The topics discussed included resources efficiency in the iron and steel industry, and also the recycling of stainless steels, including tungsten-containing scrap (Dr. mont. Stefan Luidold, University of Leoben), and of tantalum (Dr. Frank Schulenburg, HC Starck GmbH, Goslar). Not only landfills can be considered to be anthropogenic deposits: Prof. Dr.-Ing. Jörg Woidasky, of Pforzheim University of Applied Sciences, drew attention in his address to the aviation industry as just such a repository. Dr.-Ing. Alexander Gaun, Clausthal University of Technology, reported on the expansion and improvement of existing sorting methods for the processing of secondary feed materials via the use of the barrier-type eddy-current separator for fine particles already in service for the separation of non-ferrous metals in the recovery of tantalum condensers. The subject of structural and system-orientated fire safety in the waste-management industry, a topic increasingly gaining in importance in view of ever more complex and frequently highly combustible waste types, also featured in these papers.
3.2 Recycling of plastics and composites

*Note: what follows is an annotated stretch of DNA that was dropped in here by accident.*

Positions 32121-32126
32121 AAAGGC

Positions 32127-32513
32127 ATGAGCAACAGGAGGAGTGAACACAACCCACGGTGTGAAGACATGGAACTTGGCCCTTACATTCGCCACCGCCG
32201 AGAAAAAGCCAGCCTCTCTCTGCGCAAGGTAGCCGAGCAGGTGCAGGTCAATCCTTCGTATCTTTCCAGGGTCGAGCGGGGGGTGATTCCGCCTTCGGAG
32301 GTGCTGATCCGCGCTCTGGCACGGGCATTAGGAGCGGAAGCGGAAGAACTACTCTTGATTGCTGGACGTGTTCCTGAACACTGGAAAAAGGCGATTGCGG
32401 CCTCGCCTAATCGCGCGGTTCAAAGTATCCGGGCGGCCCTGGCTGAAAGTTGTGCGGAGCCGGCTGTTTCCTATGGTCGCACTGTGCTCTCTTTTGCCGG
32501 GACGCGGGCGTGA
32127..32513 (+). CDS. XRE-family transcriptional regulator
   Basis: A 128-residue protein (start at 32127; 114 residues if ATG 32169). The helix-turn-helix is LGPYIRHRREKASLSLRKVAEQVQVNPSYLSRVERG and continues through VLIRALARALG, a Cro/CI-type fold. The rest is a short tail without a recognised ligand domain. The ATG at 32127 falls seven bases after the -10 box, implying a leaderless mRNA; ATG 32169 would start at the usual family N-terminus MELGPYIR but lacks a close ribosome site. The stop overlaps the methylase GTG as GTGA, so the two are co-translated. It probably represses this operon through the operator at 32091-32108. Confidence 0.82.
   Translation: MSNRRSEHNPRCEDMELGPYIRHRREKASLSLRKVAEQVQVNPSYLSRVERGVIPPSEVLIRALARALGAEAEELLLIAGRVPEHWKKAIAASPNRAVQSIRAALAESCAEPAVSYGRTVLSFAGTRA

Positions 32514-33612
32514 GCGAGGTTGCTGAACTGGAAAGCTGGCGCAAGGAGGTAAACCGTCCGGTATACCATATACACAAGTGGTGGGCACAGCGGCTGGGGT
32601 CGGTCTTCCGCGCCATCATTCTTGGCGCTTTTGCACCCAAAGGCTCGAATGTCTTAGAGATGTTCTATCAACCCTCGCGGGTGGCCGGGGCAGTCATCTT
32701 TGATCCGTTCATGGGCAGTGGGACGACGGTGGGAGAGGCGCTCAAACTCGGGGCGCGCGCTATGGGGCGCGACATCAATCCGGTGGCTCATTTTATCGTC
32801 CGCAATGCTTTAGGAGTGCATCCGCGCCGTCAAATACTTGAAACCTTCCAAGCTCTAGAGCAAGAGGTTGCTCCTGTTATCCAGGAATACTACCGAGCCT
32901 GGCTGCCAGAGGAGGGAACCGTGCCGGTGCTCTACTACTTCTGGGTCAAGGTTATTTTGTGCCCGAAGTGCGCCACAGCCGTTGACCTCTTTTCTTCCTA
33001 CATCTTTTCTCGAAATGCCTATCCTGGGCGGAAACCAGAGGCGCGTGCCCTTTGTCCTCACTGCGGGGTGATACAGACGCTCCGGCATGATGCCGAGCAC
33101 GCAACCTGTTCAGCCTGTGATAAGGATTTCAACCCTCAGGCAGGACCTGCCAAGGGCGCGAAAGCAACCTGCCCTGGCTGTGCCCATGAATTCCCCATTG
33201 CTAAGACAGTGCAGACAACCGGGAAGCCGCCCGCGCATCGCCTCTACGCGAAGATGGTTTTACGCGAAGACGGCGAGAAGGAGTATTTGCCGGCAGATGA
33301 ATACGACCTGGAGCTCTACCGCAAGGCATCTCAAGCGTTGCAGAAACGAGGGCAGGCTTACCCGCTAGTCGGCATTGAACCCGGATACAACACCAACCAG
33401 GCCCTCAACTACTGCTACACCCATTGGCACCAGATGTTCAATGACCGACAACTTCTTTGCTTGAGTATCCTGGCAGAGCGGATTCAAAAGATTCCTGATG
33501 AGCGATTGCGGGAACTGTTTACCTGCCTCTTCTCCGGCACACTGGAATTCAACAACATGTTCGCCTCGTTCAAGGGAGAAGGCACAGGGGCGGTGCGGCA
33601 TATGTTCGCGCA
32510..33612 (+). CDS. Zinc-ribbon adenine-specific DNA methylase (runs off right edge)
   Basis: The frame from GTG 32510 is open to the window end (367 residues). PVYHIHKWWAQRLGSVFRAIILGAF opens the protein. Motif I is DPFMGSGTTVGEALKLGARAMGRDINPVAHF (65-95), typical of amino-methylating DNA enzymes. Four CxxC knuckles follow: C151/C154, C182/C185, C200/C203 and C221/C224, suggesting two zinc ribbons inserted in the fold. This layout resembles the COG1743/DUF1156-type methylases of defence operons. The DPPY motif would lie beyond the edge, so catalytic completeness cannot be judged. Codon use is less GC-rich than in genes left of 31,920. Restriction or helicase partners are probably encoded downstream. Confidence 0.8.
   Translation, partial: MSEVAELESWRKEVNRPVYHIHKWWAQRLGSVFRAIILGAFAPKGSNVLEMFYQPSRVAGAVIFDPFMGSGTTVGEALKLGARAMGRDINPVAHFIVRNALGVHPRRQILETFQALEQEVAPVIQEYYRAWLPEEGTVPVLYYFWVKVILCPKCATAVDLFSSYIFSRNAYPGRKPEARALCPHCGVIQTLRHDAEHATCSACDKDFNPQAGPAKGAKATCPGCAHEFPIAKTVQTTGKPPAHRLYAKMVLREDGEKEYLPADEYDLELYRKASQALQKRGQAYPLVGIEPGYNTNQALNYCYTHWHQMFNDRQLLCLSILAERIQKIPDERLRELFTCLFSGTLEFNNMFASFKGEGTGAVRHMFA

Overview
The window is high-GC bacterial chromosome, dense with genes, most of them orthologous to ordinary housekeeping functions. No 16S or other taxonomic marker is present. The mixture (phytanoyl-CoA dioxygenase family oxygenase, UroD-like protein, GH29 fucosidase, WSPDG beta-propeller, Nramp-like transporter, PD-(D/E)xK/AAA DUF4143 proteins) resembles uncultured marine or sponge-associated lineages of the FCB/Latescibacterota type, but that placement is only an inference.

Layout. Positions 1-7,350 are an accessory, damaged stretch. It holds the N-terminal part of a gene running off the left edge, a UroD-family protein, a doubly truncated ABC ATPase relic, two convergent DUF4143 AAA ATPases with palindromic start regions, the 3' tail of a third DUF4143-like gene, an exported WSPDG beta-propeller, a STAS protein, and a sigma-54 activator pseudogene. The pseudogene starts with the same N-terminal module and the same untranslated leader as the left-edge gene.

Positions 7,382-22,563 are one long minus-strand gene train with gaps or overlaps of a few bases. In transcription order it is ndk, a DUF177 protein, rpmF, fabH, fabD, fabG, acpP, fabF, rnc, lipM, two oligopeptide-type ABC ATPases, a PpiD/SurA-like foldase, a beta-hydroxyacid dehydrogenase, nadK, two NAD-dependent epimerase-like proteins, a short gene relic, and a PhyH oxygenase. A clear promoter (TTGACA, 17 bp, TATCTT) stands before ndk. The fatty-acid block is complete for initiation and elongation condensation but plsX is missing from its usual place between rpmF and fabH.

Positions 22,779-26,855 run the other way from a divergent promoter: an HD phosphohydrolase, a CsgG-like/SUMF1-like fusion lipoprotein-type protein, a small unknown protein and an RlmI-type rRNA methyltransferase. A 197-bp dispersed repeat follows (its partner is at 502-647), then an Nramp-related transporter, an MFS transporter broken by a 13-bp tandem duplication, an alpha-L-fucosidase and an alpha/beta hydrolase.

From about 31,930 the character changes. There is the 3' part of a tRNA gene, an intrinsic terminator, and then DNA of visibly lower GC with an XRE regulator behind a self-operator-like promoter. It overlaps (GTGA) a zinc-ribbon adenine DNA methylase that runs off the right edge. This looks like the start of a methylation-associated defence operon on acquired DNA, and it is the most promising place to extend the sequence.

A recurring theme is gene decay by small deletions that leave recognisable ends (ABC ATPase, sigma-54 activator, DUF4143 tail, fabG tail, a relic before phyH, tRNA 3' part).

The sorting of diverse types of plastic to permit use of the recyclates in high-value applications continues to be one of the targets of recycling. Sorting technologies are becoming ever more sophisticated. This was demonstrated, for example, by the paper titled “Sorting of black plastics by their polymer class using hyperspectral imaging technology”, by Ernie Becker, of RTT Steinert GmbH, Frankfurt. The so-called “BlackEye” sensor system, a combination of mid-infrared spectroscopy and hyperspectral imaging, is capable of identifying and sorting even soot-blackened objects. Jan Meyer, of UNISensor Sensorsysteme GmbH, Karlsruhe, examined a detection method, high-power laser spectroscopy, which generates material-specific spectra in the low-UV to NIR range even for black plastics, and is suitable for the sorting of plastics from shredder residues. The recycling of an increasingly widely used composite material - carbon-fibre-reinforced plastics (CRP) – is also proving problematical, and corresponding research activities present special challenges. The papers by Dipl.-Ing. Carsten H. M. Ozol (“Carbon-fibre recycling - Preliminary investigations of electrohydraulic digestion of carbon-fibre-reinforced thermoset”) and Dipl.-Wirtsch.-Ing. Thomas Krampitz (“Characterisation of dusts generated in mechanical comminution of CRP”), both of the Freiberg University of Mining and Technology, were thus highly topical and of the very greatest interest for the automotive and mobility industries, in particular.